Top Tips to Protect Your Eyes and Skin
Tampa Bay ranks #4 for UV exposure
The Tampa Bay area is at the top of another list, but this time it’s not a list that we necessarily want to
celebrate. However, it does deserve a call to action. Tampa Bay area is ranked number FOUR in a list of
cities receiving the highest level of Ultra Violet (UV) exposure. UV light is an invisible, electromagnetic
radiation emitted by the sun. We are just behind San Juan, Honolulu and Miami. The Vision Council compiled
the list by analyzing data from the US Environmental Protection Agency and the National Weather Service.
Tampa Bay has on average a total of 207 days of extreme or very high risk for UV exposure, which is 57% of
the year! Preventing overexposure to the sun is one of the highly preventable steps everyone can take to
reduce the risk of skin cancer and eye damage.
According to the American Academy of Dermatology (AAD), you should “use extra caution near water and sand because they reflect and intensify the damaging rays of the sun, which can increase the chance of sunburn.” The AAD recommends using a water resistant (40 minutes) or very water resistant (80 minutes) sunscreen. Sunscreens are not waterproof or sweatproof and need to be reapplied. Reapply sunscreen approximately every two hours, even on cloudy days, and after swimming or sweating.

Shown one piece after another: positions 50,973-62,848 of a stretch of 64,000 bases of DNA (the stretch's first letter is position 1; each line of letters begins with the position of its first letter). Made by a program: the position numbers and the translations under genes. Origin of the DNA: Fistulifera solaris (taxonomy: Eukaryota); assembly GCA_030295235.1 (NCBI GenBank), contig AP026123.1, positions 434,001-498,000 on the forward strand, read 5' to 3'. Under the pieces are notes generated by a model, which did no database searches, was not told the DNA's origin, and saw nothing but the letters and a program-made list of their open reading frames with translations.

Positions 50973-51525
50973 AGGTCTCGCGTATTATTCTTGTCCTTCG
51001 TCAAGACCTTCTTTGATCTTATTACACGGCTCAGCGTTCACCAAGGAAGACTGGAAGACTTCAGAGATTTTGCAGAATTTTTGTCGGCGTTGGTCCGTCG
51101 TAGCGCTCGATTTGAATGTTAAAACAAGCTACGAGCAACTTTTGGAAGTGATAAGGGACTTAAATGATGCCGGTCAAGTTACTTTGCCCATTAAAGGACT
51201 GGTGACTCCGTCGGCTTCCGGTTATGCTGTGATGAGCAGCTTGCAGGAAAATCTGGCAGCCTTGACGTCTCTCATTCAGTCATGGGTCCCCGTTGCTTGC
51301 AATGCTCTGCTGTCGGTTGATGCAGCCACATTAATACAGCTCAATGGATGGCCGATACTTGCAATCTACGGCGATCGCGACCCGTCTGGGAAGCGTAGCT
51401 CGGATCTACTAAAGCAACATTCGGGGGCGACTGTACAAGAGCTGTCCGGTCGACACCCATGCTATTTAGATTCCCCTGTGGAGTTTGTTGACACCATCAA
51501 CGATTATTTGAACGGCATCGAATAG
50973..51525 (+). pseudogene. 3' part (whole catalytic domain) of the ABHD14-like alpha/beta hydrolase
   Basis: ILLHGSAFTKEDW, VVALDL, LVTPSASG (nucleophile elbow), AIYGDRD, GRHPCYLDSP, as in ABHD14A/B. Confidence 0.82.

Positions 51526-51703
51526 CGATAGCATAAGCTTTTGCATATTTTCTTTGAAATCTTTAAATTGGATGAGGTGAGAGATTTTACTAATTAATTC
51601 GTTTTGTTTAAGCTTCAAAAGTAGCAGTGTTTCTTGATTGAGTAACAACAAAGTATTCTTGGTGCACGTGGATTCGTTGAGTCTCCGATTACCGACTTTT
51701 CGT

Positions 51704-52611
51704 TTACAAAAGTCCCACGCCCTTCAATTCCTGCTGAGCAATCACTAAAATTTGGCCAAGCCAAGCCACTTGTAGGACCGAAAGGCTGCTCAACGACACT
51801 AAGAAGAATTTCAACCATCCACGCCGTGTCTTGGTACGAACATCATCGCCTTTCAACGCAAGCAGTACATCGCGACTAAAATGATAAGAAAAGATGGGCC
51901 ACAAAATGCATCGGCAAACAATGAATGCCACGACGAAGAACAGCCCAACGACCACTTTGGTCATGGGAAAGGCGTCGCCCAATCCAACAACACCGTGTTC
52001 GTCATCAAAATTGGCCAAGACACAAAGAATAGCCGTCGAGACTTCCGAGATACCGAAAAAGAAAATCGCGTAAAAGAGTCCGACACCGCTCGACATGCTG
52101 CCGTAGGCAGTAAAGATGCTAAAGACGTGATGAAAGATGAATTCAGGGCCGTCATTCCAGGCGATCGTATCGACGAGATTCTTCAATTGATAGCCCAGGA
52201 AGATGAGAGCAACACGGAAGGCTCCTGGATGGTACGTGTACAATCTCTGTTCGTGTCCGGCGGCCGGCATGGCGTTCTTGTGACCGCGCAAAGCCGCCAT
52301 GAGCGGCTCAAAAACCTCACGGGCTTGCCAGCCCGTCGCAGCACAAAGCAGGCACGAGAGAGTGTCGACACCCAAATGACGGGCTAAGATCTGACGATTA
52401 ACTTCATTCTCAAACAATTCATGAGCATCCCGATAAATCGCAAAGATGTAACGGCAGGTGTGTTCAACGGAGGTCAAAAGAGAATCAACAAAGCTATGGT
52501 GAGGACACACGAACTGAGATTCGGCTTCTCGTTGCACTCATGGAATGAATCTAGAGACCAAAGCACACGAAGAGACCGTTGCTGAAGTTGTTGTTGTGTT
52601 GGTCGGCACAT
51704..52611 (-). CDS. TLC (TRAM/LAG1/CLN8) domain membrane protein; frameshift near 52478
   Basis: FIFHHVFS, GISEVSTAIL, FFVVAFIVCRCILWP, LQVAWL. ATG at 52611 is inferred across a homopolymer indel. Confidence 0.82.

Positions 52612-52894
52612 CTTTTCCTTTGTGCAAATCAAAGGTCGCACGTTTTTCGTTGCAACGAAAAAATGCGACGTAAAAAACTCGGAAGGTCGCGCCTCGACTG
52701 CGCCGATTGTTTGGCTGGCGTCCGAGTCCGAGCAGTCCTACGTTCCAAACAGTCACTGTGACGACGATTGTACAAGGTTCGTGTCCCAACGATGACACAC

A Family Affair
UV damage is cumulative, occurring over a lifetime of exposure. Children receive three times the annual sun
exposure of adults, increasing their susceptibility to UV damage. Getting children in the habit of wearing sunglasses and sun protection early will help to lessen serious vision and skin problems in the future.
Beyond a Shadow of a Doubt
The sun’s rays are strongest between 10 a.m. and 2 p.m. If your shadow appears to be shorter than you are,
you should seek shade. UV rays are just as dangerous on cloudy days as they are on clear days. Just like
skin, eyes can accumulate harmful UV radiation on overcast days, so be sure to wear proper eye and skin
protection while outside. Be aware of your sunscreen’s Sun Protection Factor (SPF)– the higher the number,
the more protection it provides. Also look for the words “broad spectrum” to ensure a wide range of UV light is
actually being blocked.